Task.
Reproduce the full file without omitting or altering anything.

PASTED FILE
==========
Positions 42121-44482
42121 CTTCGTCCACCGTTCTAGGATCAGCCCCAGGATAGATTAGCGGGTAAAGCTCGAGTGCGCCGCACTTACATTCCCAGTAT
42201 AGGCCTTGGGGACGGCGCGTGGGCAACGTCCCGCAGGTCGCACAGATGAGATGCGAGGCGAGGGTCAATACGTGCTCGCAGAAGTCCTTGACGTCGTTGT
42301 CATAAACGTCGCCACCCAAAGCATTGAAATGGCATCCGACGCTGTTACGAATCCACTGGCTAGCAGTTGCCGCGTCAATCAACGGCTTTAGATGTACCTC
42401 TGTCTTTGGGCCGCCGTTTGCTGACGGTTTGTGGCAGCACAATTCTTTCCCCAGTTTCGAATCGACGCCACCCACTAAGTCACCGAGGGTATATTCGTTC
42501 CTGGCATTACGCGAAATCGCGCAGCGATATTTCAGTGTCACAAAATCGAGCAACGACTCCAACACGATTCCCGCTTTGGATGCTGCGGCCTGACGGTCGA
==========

Positions 42121-44482
42121 CTTCGTCCACCGTTCTAGGATCAGCCCCAGGATAGATTAGCGGGTAAAGCTCGAGTGCGCCGCACTTACATTCCCAGTAT
42201 AGGCCTTGGGGACGGCGCGTGGGCAACGTCCCGCAGGTCGCACAGATGAGATGCGAGGCGAGGGTCAATACGTGCTCGCAGAAGTCCTTGACGTCGTTGT
42301 CATAAACGTCGCCACCCAAAGCATTGAAATGGCATCCGACGCTGTTACGAATCCACTGGCTAGCAGTTGCCGCGTCAATCAACGGCTTTAGATGTACCTC
42401 TGTCTTTGGGCCGCCGTTTGCTGACGGTTTGTGGCAGCACAATTCTTTCCCCAGTTTCGAATCGACGCCACCCACTAAGTCACCGAGGGTATATTCGTTC
42501 CTGGCATTACGCGAAATCGCGCAGCGATATTTCAGTGTCACAAAATCGAGCAACGACTCCAACACGATTCCCGCTTTGGATGCTGCGGCCTGACGGTCGA